Siskiyou’s current jail, built in 1987, does not have enough room for inmates or the facilities necessary to help them. A quest to build a new jail has been ongoing for years. Most recently, in 2016, Siskiyou County voters failed to pass a measure that would have established a sales tax to help fund construction.

Despite concerns about the fiscal impact of building a new jail, the Siskiyou County Board of Supervisors decided last week to move forward with the project.

While the county is dealing with serious budget deficit issues, supervisors agreed with Siskiyou County Sheriff Jon Lopey that the situation would be even more dire if they delayed the building of a new jail.

Siskiyou’s current jail, built in 1987, does not have enough room for inmates or the facilities necessary to help them. A quest to build a new jail has been ongoing for years. Most recently, in 2016, Siskiyou County voters failed to pass a measure that would have established a sales tax to help fund construction.

While Lopey said he understands the financial concerns presented by County Administrative Officer Angela Davis in the 2020-2021 recommended budget presented on June 23, he told supervisors he believes if the jail is not built now the problem will only get worse.

Most significantly, they’ll lose the nearly $27 million grant the county received from the state to complete the project.

The board asked Lopey to come back in the near future to give them more concrete numbers and ways they’ll keep their budget to the current operating costs for the next five years.

"We're willing to do our part," Lopey told the board. "It's imperative we do this now.”

District 3 supervisor and board chairman Michael Kobseff said the goal is to approve a bid for construction of the facility in November with the jail ready to house inmates sometime in 2022. There are currently two bidders for the project.

He said if the Sheriff’s Office is able to keep the cost within budget, “I'm OK moving this forward.”

At the meeting, Lopey gave an impassioned plea to the board encouraging them to move forward with the project.

Several years ago, the Board of State & Community Corrections awarded Siskiyou County $26,985,415 in lease revenue bonds from an AB 900 grant to help fund a new jail.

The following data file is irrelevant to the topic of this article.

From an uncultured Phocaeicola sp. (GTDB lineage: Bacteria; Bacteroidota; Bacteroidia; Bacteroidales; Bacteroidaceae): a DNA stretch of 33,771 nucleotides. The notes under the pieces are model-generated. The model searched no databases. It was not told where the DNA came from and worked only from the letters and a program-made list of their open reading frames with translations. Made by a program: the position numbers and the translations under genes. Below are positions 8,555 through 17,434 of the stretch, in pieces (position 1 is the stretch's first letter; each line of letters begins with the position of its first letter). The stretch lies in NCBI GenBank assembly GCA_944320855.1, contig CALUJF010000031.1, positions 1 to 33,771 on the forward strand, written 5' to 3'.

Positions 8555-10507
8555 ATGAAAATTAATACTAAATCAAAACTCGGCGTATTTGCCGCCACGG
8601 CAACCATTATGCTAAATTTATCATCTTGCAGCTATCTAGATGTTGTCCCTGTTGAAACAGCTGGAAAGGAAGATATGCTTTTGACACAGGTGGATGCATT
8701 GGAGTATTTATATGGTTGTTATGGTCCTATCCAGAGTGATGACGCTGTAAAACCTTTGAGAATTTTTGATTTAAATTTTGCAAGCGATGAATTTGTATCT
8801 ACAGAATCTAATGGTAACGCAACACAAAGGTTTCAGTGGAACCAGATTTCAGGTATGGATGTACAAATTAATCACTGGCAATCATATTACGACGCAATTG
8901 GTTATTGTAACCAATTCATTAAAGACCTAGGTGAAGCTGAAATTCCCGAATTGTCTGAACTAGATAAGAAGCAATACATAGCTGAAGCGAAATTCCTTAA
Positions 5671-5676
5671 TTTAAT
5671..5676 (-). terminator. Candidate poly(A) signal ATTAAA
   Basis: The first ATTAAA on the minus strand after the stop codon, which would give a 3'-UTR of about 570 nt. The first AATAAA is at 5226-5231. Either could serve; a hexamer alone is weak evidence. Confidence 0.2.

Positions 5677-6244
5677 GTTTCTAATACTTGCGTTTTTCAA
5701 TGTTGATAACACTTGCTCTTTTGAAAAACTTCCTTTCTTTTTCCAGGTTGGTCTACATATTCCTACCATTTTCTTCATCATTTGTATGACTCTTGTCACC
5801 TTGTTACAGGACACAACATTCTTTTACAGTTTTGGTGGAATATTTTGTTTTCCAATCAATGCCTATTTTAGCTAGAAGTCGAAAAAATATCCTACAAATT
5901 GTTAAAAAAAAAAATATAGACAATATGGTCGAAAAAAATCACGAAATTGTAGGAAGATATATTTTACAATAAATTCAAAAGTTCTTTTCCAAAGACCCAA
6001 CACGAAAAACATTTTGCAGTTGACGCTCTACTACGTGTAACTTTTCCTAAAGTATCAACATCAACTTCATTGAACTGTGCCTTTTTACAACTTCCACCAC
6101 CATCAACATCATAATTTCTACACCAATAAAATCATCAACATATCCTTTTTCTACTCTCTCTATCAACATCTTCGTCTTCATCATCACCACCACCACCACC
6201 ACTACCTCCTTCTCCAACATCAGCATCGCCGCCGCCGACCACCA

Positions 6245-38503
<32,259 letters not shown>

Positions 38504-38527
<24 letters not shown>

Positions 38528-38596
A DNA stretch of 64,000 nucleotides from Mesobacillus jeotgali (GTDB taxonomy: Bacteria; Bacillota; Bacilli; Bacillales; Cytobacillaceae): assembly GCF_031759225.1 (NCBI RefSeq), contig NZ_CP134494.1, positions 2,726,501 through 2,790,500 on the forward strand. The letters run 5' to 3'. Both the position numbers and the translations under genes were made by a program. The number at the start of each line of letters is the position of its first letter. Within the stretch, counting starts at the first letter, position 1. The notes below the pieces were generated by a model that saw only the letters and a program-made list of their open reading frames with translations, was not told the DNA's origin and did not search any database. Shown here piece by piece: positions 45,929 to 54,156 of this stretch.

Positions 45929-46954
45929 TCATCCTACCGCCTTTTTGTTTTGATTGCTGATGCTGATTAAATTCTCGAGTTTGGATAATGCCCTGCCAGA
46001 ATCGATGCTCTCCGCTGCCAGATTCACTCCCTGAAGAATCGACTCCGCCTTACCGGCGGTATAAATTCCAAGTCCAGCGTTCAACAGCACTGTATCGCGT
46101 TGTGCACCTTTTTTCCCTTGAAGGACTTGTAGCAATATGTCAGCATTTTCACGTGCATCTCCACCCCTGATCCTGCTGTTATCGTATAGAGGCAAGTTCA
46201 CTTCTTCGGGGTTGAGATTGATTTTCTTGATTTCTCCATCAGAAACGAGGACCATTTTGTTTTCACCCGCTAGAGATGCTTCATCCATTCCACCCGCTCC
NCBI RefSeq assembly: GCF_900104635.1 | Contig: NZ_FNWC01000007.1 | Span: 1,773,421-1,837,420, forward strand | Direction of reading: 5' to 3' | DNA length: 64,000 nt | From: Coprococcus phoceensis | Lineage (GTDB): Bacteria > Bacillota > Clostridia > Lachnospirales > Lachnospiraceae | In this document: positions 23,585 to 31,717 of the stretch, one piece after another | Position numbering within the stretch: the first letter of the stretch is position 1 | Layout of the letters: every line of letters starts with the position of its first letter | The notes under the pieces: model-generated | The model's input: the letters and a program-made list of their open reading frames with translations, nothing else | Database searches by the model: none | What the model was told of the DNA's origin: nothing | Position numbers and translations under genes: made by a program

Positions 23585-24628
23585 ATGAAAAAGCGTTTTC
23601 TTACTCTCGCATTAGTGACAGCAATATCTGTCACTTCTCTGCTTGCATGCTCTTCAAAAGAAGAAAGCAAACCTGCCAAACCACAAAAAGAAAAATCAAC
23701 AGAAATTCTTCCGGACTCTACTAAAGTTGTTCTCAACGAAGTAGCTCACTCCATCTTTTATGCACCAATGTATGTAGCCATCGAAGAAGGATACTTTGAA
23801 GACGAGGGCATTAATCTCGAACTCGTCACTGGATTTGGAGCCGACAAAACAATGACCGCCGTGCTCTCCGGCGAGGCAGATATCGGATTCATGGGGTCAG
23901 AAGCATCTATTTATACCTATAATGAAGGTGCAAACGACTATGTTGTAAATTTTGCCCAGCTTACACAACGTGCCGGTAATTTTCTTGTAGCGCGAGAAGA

To keep costs as low as possible, Lopey said county staff and the SCSO developed an alternative plan to use the existing Charlie Byrd Youth Correctional Center with its existing 40 beds, and build a new 120-bed annex at that site. The Board of State & Community Corrections approved a re-scope of the original plan and the board adopted a resolution in support of the project.

"We've been down this road many times before," Lopey told the board. "It's time to act."

Due to cuts in the 2020-21 budget, $2.5 million the county set aside for the jail project was utilized to help balance the general fund budget. The sheriff was also asked to reduce his requested budget by $973,000, which has frozen several open field and jail deputy positions. All county departments were asked to cut costs in order to shore the budget, Davis said when she presented the proposed budget last month.

If the new jail project is delayed or canceled, Lopey told the board he believes it will "be catastrophic to our county and its citizenry."

Lopey said at the meeting he believes construction costs and interest rates are reasonable at this time. If the project moves forward now, they will avoid escalating building costs.

He said the current jail was built to house 68 people, but has been modified and now has 104 beds available. It houses only felony violators because of space issues. Drug and mental health challenges are only increasing and it has been a constant challenge to deal with these issues.

Lopey said in his opinion, canceling the project would endanger correctional staff, inmates, peace officers, and civilians. “More criminals will walk the streets,” he said.

Lopey told the board the new jail will have necessary facilities to conduct rehabilitation programs to help inmates with their "criminogenic needs."

He said the old jail, located at Oregon Street in downtown Yreka, has a crumbling and costly infrastructure. It needs a new roof and new door control panels and has numerous plumbing problems with sewage pipes leaking through floors. The heating and air conditioning system is near the end of its life span, as well as the kitchen and laundry equipment, Lopey said. In addition, any expansion of the current jail would trigger code upgrades to current facilities.

Because of a lack of room, all those who commit misdemeanors are being “cited out” because there’s no space.

Lopey said mental health challenges are “the greatest threat.” He said more than 60% of inmates take some form on of mental health medication and that more than 30% of inmates are diagnosed with serious mental health issues.

Kobseff said that there is a jail fund that will help with retrofitting the juvenile hall, as well as selling the original site of the new jail, which will hopefully net $571,000 to supplement the county’s general fund.